Alaska Supreme Court shines light on trial courts’ ‘grave injustices’

Trial courts are one of the most important institutions of law, according to notable U.S. Circuit Judge Jerome Frank. In his book Courts on Trial: Myth and Reality in American Justice,” Judge Frank compared what trial courts are supposed to do with what they actually do.

He catalogued: “grave injustices that arise not only from the use of faulty procedures, but also from the inability of those with limited resources to cope with them.”

His Honor could’ve been describing what trial courts in Alaska do to people with mental illness. Those injustices were documented in March in a report on 30 consecutive forcible commitment and drugging cases. The report revealed a systemic denial of due process.

These pervasive rights violations can occur because the proceedings are nearly always held in secret — ostensibly to protect the privacy of the individual with mental illness, aka “the respondent.” What the secrecy enables is sham court proceedings that rubber-stamp forcible commitment and drugging because our Legislature has defunded community-based mental health treatment for decades. The Anchorage Daily News has described it as a “warehousing model of asylums.”

Last month, our state Supreme Court shined a brief light on one such grave injustice in “In the Matter of the Necessity for the Hospitalization of Sergio F. In a unanimous opinion, the five justices held that Sergio, a pseudonym, was forcibly committed to Alaska Psychiatric Institute for 90 days without due process.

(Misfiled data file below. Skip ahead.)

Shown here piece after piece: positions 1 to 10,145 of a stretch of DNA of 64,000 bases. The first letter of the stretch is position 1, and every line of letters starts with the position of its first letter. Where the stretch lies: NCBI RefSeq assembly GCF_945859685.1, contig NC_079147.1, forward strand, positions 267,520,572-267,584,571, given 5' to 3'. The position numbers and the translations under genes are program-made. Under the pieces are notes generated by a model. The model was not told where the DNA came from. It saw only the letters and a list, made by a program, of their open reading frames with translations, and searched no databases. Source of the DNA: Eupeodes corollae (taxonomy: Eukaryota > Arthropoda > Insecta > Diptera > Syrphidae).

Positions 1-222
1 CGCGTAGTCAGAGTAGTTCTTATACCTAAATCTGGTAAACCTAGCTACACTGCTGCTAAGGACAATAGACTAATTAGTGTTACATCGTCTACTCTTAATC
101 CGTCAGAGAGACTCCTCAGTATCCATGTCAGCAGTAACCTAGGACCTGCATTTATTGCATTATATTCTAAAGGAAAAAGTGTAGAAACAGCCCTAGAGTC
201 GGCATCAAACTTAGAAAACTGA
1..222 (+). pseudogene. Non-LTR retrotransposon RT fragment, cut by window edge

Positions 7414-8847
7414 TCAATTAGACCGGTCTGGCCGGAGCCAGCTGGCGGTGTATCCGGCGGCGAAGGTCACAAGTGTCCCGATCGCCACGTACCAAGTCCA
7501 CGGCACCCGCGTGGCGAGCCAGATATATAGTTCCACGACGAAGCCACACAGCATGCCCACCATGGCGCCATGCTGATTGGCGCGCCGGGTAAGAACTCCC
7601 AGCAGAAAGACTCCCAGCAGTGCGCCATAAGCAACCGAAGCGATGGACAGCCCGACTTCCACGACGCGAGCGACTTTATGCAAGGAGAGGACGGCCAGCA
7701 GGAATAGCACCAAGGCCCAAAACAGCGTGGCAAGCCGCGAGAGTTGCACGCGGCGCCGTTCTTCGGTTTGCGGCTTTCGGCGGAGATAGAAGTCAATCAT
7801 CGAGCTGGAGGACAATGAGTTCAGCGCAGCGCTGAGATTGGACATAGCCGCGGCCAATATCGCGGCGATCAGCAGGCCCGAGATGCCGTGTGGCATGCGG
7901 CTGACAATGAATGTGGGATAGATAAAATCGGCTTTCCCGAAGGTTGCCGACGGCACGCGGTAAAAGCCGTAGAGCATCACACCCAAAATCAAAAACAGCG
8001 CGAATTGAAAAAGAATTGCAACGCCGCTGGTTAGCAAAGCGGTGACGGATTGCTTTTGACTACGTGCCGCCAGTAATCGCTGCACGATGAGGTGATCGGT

The opinion’s comments about how that happened reveal failures of the state attorney seeking involuntary commitment, the assistant public defender representing Sergio, the master who made recommendations to the trial court and the trial court that rubber-stamped them.

The justices first reiterated that, “involuntary commitment for a mental illness (is) a ‘massive curtailment of liberty’ that demands due process of law.’”


Then the Court held, as it has repeatedly, that to forcibly commit Sergio, the state must prove two things by clear and convincing evidence. First, that Sergio was mentally ill and as a result likely to cause harm to himself or others, or was gravely disabled. Second, that no less restrictive alternative to forcible commitment existed. This second requirement was largely ignored by all.

The state didn’t address any less restrictive alternative — other than to oppose Sergio’s proposed plan to voluntarily take his medication, reside with a friend, and receive outpatient treatment. Recognizing this omission, on appeal the state argued that the trial court’s finding Sergio was gravely disabled, meant involuntary commitment was “necessarily the least restrictive alternative.”

The Supreme Court called out that senseless assertion — noting it would eliminate the least restrictive alternative requirement. A finding the person is gravely disabled doesn’t mean there aren’t treatment alternatives short of forcible commitment that could address the person’s disability.